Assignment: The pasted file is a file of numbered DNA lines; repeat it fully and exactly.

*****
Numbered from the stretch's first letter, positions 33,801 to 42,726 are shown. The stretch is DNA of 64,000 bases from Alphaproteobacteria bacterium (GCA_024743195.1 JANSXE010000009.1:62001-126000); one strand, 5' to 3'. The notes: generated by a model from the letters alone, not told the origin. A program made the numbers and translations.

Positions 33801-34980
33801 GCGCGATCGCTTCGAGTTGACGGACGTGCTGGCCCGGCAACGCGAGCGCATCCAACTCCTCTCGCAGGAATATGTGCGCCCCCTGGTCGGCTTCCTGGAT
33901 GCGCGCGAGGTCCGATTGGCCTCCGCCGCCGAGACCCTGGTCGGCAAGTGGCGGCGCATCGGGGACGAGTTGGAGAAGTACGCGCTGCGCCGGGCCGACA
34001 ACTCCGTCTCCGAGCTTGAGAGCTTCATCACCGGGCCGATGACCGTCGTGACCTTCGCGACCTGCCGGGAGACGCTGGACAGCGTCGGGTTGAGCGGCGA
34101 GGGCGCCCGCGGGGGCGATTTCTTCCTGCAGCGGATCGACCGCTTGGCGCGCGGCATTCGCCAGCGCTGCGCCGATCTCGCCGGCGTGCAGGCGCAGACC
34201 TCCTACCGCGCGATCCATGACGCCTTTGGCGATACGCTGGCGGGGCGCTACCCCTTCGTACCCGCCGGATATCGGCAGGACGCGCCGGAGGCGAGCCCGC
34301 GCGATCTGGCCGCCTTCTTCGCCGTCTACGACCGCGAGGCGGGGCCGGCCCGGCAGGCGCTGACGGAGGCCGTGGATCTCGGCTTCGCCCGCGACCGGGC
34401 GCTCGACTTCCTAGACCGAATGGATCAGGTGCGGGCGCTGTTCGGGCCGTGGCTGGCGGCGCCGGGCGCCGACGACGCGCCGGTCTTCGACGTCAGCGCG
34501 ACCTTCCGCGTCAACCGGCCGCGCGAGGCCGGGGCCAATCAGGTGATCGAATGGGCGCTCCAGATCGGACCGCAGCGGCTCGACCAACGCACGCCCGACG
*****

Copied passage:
Numbered from the stretch's first letter, positions 33,801 to 42,726 are shown. The stretch is DNA of 64,000 bases from Alphaproteobacteria bacterium (GCA_024743195.1 JANSXE010000009.1:62001-126000); one strand, 5' to 3'. The notes: generated by a model from the letters alone, not told the origin. A program made the numbers and translations.

Positions 33801-34980
33801 GCGCGATCGCTTCGAGTTGACGGACGTGCTGGCCCGGCAACGCGAGCGCATCCAACTCCTCTCGCAGGAATATGTGCGCCCCCTGGTCGGCTTCCTGGAT
33901 GCGCGCGAGGTCCGATTGGCCTCCGCCGCCGAGACCCTGGTCGGCAAGTGGCGGCGCATCGGGGACGAGTTGGAGAAGTACGCGCTGCGCCGGGCCGACA
34001 ACTCCGTCTCCGAGCTTGAGAGCTTCATCACCGGGCCGATGACCGTCGTGACCTTCGCGACCTGCCGGGAGACGCTGGACAGCGTCGGGTTGAGCGGCGA
34101 GGGCGCCCGCGGGGGCGATTTCTTCCTGCAGCGGATCGACCGCTTGGCGCGCGGCATTCGCCAGCGCTGCGCCGATCTCGCCGGCGTGCAGGCGCAGACC
34201 TCCTACCGCGCGATCCATGACGCCTTTGGCGATACGCTGGCGGGGCGCTACCCCTTCGTACCCGCCGGATATCGGCAGGACGCGCCGGAGGCGAGCCCGC
34301 GCGATCTGGCCGCCTTCTTCGCCGTCTACGACCGCGAGGCGGGGCCGGCCCGGCAGGCGCTGACGGAGGCCGTGGATCTCGGCTTCGCCCGCGACCGGGC
34401 GCTCGACTTCCTAGACCGAATGGATCAGGTGCGGGCGCTGTTCGGGCCGTGGCTGGCGGCGCCGGGCGCCGACGACGCGCCGGTCTTCGACGTCAGCGCG
34501 ACCTTCCGCGTCAACCGGCCGCGCGAGGCCGGGGCCAATCAGGTGATCGAATGGGCGCTCCAGATCGGACCGCAGCGGCTCGACCAACGCACGCCCGACG